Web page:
Proud to be American?

July 4, 2011


When describing how I feel about being American I would say that I don’t feel proud but rather blessed, happy or fortunate.  It is not like I had anything to do with my country of origin.  I don’t consider myself any better than someone living in Canada, Botswana or Sri Lanka.  I’m not.  I enjoy certain rights and privileges that some in other countries don’t enjoy but I am not better.

I believe that were are all equal and God does not show favoritism towards us because we live in the U.S.A.  He doesn’t have favorites, he loves us all the same.  As a Christian, I think the same way.

Today marks the 235th birthday of  the States (July 4, 1776) so across the country millions are celebrating the birthday of  arguably the most powerful country ever.   Lighting off fireworks, getting together with family and friends and showing a little patriotism and pride for our country.  But are we right in doing so?  Are we any better than any other country?  Just because I am an American, does it make me better?  I don’t think so.  I think we need to see people as individuals and not countrymen or foreigners.  Not a color or class and not a Liberal or Conservative.  We should only judge one another by our fruits (Matt 7:20, Gal 5:22-23).  We will not be judged by our address but by our deeds.
From a Christian perspective, tell me if I am wrong and why you think so.


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6 Comments on “Proud to be American?”

  1. John Sardo Says:

    A fine statement. I too would reject the word “proud” but only because for some people the emotion becomes sinful pride.

    I prefer to describe myself as being fortunate to be an American and happy to be one in the same manner as so many people of other nations feel about their countries.

    When I was serving in the military I encountered a Pakistani soldier who was in the U.S. for three months for training. He was at the end of his tour and I asked if he was eager to go home. He went on for several minutes about his home and how much he missed it. Even though at the time Pakistan was a third world country, I learned that truly there is no place like home no matter where it is.

    There is nothing wrong with being proud of one’s birthright so long as we understand the pride belongs equally to all of us regardless of nationality.


    • Mitchell Says:

      Yeah, as a Christian I assume no special entitlement because I live in the United States.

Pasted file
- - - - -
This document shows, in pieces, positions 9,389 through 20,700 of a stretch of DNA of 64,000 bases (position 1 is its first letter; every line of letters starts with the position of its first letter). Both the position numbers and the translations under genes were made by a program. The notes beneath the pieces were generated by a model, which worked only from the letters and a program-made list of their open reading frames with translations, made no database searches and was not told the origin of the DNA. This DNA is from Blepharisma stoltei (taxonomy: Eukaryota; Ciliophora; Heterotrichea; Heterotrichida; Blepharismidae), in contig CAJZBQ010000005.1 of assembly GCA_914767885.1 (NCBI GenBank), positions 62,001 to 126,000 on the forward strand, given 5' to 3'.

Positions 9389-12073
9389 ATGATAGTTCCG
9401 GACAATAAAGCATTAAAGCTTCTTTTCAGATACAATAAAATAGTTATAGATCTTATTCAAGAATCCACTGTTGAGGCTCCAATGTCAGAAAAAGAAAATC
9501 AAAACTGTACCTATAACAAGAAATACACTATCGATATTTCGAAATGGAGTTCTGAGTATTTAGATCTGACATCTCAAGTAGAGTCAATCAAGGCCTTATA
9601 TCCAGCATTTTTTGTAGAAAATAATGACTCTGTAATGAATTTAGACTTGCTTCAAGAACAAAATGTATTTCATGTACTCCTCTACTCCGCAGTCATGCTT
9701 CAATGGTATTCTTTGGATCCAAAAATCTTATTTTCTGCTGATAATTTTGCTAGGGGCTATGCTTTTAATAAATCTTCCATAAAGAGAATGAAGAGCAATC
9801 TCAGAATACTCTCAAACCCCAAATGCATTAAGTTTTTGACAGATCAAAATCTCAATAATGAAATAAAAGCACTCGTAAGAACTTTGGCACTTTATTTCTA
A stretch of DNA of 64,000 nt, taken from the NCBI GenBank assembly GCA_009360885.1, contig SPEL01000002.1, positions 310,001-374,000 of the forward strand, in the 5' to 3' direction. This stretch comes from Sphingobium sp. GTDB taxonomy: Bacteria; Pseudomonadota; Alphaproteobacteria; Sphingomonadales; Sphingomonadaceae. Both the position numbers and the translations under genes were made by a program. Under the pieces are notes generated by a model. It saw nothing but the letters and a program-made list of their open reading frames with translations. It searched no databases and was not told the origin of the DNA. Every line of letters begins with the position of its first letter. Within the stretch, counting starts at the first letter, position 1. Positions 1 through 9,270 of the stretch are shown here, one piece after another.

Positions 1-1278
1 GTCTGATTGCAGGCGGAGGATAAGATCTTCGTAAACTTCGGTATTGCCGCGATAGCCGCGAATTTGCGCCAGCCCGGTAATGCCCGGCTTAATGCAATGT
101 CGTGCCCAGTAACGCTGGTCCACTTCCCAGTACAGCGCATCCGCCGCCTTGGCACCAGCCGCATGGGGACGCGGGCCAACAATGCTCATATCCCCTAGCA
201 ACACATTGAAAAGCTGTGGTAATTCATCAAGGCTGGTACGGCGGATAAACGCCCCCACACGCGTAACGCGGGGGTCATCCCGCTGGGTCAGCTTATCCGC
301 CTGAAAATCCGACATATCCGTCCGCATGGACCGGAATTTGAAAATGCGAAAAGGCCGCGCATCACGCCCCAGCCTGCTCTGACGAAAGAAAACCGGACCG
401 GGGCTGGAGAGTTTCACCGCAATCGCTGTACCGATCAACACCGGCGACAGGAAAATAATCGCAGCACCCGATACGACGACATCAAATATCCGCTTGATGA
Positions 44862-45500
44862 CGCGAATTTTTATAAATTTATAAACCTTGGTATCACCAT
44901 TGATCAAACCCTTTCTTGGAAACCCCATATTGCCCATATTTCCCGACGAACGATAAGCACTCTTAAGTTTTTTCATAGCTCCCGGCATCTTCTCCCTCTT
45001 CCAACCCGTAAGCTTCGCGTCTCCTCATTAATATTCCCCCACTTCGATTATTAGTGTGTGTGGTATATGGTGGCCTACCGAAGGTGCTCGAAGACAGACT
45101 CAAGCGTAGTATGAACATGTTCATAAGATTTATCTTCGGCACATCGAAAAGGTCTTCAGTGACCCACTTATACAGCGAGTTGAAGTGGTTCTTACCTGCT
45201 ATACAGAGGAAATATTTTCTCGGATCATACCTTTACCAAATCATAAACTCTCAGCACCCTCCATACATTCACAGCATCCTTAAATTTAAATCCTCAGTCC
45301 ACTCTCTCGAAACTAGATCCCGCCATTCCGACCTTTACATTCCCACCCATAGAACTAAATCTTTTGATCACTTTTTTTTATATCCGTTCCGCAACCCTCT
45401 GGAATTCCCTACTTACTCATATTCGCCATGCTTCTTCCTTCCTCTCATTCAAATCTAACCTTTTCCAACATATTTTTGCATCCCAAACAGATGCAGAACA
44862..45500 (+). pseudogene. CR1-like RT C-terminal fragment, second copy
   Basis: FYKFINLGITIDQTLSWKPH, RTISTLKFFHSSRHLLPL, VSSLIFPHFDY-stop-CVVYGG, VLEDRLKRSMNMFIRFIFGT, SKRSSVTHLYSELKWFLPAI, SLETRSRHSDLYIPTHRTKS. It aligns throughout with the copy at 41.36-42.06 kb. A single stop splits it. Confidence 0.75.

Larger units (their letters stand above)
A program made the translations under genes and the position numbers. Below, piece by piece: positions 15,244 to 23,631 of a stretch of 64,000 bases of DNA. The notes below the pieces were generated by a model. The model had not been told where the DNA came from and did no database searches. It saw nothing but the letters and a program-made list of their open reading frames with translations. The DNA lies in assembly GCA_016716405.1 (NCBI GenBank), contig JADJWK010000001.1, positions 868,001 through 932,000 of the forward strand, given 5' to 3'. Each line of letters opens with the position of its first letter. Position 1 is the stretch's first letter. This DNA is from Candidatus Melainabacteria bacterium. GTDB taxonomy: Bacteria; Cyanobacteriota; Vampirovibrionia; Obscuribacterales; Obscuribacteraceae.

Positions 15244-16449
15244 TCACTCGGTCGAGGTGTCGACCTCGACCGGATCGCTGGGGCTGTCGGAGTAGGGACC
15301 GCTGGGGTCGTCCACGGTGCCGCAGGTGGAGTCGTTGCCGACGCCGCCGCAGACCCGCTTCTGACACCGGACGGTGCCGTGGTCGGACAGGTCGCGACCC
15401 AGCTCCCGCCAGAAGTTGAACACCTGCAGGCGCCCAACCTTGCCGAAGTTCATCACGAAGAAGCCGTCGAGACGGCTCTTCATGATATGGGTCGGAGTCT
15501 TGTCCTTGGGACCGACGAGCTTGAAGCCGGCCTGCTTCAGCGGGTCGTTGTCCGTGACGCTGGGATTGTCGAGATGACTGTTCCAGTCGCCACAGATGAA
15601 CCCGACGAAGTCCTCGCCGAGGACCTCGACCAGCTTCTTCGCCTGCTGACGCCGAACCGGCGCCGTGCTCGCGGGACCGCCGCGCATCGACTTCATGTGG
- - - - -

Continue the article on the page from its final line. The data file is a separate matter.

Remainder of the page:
Galatians 3:28 (Amplified Bible)

      There is [now no distinction] neither Jew nor Greek, there is neither slave nor free, there is not male and female; for you are all one in Christ Jesus.

      I do believe in honoring the people of the Spirit above the non-believer though.

      Thanks for commenting and yes, please share.


  2. John Sardo Says:

    May I share your statement with my Facebook friends?


  3. blogsensebybarb Says:

    It’s not about the kind of pride that means arrogance. It’s about the pride that acknowledges with GRATITUDE the amazing sacrifices made by Christian patriots who built America and her guiding documents with Godly wisdom. It’s not about being better … It’s about being GRATEFUL, and that’s not to say I wouldn’t be grateful to have been born in India or China, or Poland. But I wasn’t! I was born an American – of Godly parents likewise grateful to have been born in America where government oppression, though corrupt and arrogant, continues to extend great mercy toward other peoples and nations. In my opinion, it is because of this “giving attitude” that God’s wrath is withheld. 🙂


  4. Mitchell Says:

    Hi Barb, I just think there are better feelings than pride. Pride implies a certain superiority and I don’t think that is biblical. A person can take “pride” in their work but it would be better to just “work as unto the Lord.” It doesn’t have to be a comparison.

    I don’t feel that we can take credit for the “good” we do because there is nothing good in us. Only Christ. And it is His goodness that motivates us to do the works that were prepared for us before the foundation of the Earth.


  5. Mitchell Says:

    I guess what I am saying is- it doesn’t matter where we are from. What matters is where we are going.


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